Without a doubt, food is vital to our survival. It plays as much a key role in our nutrition as it provides economic support to many people. Among those people are Olive and her community in the East-African country of Rwanda. Some of you may have first heard the story of Olive in 2018 when Gish participants raised money to help her community start a cooperative farm and market. Now, three years later, that story continues to evolve.

A close up of green rice plantsHow it Started: Change a Life 2018

For Gish’s Change a Life Item in 2018, Giles Duley told the story of Olive, a survivor of the Rwandan genocide. In 1994, a conflict between two warring parties escalated into a massacre that ultimately cost over 800,000 Rwandans their lives. On that day, a few miles away, Olive was in the hospital giving birth to her third child. Like many others in the community, Olive lost her family that day.

Olive eventually returned to the village, where she and the other surviving women started farming potatoes to support their families. But the work yielded little profit, and the women began dreaming of creating a cooperative farm and market. That dream became reality in 2018 when Gishers combined their forces and raised more than $266,000. The raised funds enabled Random Acts and the Legacy of War Foundation to provide farmland and the resources to establish a cooperative farm and market. Today, Olive and her community are thriving entrepreneurs with their own farming cooperative.

Land for Women

In June 2019, the Legacy of War Foundation helped establish the Icyizere Ruhanga Cooperative. Comprising 50 women, it was the first Land For Women cooperative farm. Land for Women provided the needed legal support and purchased a plot of land (19,929 sqm) the women could use for allotment farming. Through Land for Women, many women could start a business and take control of their own livelihoods.

Sharing Knowledge: A New Training Curriculum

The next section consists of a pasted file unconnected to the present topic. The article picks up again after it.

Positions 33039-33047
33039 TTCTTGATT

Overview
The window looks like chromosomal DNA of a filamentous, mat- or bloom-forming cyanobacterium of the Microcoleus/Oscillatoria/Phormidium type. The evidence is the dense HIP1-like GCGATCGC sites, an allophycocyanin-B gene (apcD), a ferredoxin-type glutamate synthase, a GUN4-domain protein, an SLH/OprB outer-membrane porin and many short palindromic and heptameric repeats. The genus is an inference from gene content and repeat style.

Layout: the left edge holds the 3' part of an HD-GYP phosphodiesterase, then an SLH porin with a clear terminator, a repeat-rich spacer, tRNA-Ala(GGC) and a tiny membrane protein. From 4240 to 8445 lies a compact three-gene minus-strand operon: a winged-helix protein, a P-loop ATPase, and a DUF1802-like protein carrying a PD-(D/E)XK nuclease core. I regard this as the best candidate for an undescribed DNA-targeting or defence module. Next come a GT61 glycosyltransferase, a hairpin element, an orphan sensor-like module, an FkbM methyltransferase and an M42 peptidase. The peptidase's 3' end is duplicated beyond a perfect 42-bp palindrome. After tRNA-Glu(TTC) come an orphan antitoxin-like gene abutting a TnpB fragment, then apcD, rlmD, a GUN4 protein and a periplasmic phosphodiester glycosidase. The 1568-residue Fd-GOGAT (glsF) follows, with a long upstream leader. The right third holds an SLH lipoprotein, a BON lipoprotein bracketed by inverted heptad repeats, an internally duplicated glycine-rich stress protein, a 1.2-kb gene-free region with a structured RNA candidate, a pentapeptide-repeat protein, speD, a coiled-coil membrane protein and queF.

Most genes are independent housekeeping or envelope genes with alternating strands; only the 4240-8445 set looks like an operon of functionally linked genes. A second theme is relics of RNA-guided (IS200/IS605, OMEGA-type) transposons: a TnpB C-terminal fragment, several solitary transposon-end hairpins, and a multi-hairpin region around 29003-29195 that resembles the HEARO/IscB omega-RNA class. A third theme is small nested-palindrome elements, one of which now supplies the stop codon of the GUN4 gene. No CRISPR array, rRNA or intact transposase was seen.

The hand of an African woman holding rice plants. On the left side is a bit of a patterned blue dress visibleLand for Women planned a training curriculum that will be delivered over the course of three years. The program is set to start in 2022 and aims to provide women with vital knowledge about agriculture and farming.

In August 2021, Land for Women held a ten-day introduction with the current women’s cooperatives in Rwanda. The goal was to provide the women with an overview of agricultural concepts and techniques before the start of the agricultural cycle. Two cooperatives, a total of 62 women, cultivate the farm: the Icyizere and Imboni cooperatives. The two cooperatives have different prior knowledge of agriculture, so the training is tailored to their specific needs.

The entire training curriculum is a three-year program of practical and theoretical parts. It includes 15 modules that include planning the agricultural season, biodiversity, food security, finance and business development skills, and literacy.

The training also includes a “Training of Trainers” element. The goal is to build up a group of educators capable of delivering the curriculum to new Land for Women cooperatives and other farmers in the community. Additionally, the women will hold scheduled cooking and nutrition workshops. Land for Women wants to enable the women to share their knowledge of food and nutrition with women in the wider community.


Olive’s story is one of hardship, but it also shows the magnificence of a strong community. When people come together in kindness, they can create something beautiful. Olive’s and Land for Women’s story also demonstrates the importance of food and its ability to change our lives for the better.